other sources was $731,018. which , Including
the net earnings , makes tbe total J13.119-
115. The Interest on bonds amounted t (
} 7,100,431 , leaving a balance above charge :
ot | 5,92S,6S3.
Lev leu on n Revenue Cutter.
MONTREAL , Que. , Sept. 3. The Unltcc !
States revenue Cutter AlEonquIn has been
seized here on behalf of J. Wade , who
claims wages due him as a detective In
Chinese smuggling cases. Question of in
ternational law Is Involved.
Anotliar Reason for the Great Growth
of tlie Sliepard Specialty Practice.
The Leading Principle is that Competent Ser
vice Shall Be Afforded to All Sufferers
at a Uniform Low Fee.
much of the oppression of the masse * In f n
In these days , when ono hears so
the rich It must bo remembered that it was Dr. Shepnrd who broke down thr „ „
the cpi-cliillsls In the print. . , .
barrier ralFcil iiKalnst the people by „
ollttlc high-feu
ctmblo the . ' , , , , ,
medicine The Shepnrd Medical Institute wns organized to plain p. , ;
furnish ut u price that represents ,
got the best incdlciil service Unit the world cnn
dlnnrlly the cost of prescriptions from big f co doctors.
The Hcntlmcnt upon which the system WOH founded la that heartless Indlffon i , , ,
human suffering Is Inconsistent with the dignity of the medical profession or the I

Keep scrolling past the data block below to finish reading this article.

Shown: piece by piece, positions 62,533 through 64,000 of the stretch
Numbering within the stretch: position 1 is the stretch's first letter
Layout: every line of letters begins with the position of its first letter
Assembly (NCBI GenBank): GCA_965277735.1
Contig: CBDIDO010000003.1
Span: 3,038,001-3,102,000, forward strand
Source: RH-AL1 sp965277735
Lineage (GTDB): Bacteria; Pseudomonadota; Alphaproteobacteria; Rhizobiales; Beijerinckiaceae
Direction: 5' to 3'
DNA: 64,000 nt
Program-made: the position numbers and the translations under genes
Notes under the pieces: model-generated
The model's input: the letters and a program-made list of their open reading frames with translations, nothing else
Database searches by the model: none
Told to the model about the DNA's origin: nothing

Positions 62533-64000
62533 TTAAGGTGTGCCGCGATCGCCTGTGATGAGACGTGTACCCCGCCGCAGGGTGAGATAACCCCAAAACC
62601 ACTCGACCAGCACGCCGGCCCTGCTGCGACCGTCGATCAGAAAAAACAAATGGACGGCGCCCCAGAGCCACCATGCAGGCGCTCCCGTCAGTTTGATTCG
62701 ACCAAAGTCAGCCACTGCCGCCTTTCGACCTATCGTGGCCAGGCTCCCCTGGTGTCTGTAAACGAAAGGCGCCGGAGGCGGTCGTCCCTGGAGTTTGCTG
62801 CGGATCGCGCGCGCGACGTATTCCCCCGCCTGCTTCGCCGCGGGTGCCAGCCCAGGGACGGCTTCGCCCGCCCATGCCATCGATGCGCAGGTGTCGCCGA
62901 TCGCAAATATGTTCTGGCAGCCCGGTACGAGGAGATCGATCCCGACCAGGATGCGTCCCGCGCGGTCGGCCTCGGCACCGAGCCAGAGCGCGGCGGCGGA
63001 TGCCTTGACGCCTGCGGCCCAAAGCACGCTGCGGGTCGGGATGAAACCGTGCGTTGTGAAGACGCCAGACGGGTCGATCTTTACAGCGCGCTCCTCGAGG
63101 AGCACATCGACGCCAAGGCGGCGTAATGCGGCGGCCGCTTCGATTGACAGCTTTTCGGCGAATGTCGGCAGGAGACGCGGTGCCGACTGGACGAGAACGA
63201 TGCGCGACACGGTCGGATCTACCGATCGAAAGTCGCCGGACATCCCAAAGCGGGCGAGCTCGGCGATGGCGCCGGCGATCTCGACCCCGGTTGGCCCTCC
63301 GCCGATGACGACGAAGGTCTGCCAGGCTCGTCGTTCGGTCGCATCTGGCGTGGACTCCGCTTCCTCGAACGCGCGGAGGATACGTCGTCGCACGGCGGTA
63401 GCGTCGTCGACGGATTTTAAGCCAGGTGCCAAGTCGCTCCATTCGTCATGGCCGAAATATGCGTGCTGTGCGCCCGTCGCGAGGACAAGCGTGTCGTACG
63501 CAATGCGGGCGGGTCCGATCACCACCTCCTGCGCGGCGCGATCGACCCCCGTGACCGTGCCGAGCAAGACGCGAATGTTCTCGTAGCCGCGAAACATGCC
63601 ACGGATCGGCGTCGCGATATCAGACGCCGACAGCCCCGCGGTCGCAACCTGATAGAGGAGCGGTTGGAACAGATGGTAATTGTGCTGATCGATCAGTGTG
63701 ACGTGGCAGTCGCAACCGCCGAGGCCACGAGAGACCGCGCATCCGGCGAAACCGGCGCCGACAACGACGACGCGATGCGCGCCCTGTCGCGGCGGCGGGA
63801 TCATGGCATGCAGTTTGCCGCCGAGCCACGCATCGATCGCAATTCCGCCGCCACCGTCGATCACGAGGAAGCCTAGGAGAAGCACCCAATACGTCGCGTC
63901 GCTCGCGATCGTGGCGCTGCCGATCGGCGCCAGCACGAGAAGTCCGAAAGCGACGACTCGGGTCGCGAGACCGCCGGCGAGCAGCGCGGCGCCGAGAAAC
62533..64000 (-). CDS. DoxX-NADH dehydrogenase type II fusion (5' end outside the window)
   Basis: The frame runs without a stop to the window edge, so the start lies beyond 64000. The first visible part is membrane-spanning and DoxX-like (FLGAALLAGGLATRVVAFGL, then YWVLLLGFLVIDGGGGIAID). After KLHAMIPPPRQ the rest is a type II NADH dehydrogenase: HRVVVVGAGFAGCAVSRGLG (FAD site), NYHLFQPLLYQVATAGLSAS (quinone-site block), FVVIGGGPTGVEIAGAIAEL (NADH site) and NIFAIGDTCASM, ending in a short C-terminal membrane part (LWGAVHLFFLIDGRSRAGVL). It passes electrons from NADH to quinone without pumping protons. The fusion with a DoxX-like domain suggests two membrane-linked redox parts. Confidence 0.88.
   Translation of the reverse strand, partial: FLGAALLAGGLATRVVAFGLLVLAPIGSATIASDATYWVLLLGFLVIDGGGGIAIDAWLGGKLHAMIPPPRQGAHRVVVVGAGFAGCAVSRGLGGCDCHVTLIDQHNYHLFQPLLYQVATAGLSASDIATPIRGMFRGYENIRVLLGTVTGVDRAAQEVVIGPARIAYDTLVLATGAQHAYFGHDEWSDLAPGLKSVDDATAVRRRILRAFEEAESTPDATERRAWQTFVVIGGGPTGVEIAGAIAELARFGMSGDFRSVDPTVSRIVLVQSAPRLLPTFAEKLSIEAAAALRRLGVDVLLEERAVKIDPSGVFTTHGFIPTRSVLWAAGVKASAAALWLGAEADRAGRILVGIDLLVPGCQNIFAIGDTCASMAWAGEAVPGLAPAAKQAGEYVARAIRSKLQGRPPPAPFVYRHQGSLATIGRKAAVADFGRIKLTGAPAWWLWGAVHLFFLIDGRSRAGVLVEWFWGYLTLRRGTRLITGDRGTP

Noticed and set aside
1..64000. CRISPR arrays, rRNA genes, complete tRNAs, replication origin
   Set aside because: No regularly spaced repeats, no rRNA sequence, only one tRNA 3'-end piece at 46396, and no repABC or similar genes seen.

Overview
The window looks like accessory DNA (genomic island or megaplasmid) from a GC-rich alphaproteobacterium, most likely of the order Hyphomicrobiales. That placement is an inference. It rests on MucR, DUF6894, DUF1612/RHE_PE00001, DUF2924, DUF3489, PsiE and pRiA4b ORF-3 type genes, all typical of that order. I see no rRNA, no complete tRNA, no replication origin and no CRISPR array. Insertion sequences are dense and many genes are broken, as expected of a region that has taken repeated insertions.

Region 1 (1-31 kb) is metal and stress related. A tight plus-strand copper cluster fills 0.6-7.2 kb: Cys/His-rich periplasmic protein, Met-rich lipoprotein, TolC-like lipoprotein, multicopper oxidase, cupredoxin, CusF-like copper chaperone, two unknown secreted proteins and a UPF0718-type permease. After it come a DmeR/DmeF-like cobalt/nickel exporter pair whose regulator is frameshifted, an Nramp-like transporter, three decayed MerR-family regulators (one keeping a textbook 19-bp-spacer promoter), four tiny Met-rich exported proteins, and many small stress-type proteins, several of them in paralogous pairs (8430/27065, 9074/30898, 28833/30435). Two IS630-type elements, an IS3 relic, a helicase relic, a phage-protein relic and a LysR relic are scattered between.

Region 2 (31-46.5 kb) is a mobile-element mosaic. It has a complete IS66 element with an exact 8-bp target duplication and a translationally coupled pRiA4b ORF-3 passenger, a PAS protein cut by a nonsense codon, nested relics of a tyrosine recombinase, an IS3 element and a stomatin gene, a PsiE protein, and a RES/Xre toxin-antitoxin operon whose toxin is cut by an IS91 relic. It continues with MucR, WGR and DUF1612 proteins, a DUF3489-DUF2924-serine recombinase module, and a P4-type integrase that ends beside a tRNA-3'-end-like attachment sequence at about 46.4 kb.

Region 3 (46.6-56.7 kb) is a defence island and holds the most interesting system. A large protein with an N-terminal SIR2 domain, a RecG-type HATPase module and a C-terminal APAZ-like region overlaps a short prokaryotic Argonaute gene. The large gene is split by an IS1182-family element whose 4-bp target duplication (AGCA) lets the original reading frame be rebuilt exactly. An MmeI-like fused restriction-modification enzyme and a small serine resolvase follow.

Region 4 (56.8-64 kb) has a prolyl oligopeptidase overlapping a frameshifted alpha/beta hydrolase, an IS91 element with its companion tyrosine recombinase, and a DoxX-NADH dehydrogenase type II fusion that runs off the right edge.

and conscience of a true physician. The Shopunl Idea In the beginning , ns It I- , >
wns that u H.vwtom should bo provided for the care of the thousands of people ( , t ,
itcd means who wcro perishing simply because they could not nffonl what Is know ,
cxocrt specialty treatment. This seemed much as If vast numbers of slilpwrork ,1 , ,
. were constantly allowed t. ) drown llko rats because uiiublo tn ,
ors or sea voy.igcM
life saving i-rowu standing ready to wivo them I'
for seats In the life boats of tlio
. Hut lee many of thorn
to human milTeMiiR.
Blclan * . ns n class , arc not
thorn , , , , , . .
tlm Biirfortr. must come to ,1
the principle
by apathy , by standing on
under t u o clrcums niirw , > < "
handsomely for the Help Riven. This help ,
bad as a refii . , i. -J
Is '
, whew neglect ns - -
cruelly , heartlessly. The neglect to wive
liberal basis , amounts to plain homicide.
where help could bo extended on a
miASKA , Is a farmer. Ho brlelly sots )
rorth the facts In his case as follows :
" 1 Buffered from niirtldl ileatnuss for
many years. A dry form of catarrh wan
steadily making mo deaf. When 1 began ]
Dr. Shepard's treatment I could not hear a
watch tick unless 1 pressed It llrmly j
against my par. There were always un
natural noises In my head and a constant
whistling sound. The whistles blew night
and dny and were a constant torment. AH
a result of my treatment 1 am practically
cured , for I can now readily the tick
ing of a watch at arm's lenpth nnd the
distracting nolsfH have aboil } disappeared.
My strength has been greatly Improved anil
my general health also. I am not yet
through with my course , but 1 am gaining
every dny. "
NEBRASKA , writes on July 20 , 1S9S :
"I willingly nilil my testimony to that of
many others. When I started with you In
the spring J was utterly wanting In ambi
tion nnd strength. AVhat little work 1 tried
to do wearied me so that 1 felt like giving
up and going to bed. 1 felt sick all over ,
which I suppofc was duo to exhaustion and
"I was greatly pleased nt the results
afforded mo by the Home Treatment. It
seemed a little odd nt first to consult a
strange doctor whom I had never seen , but
I soon felt that my case was In good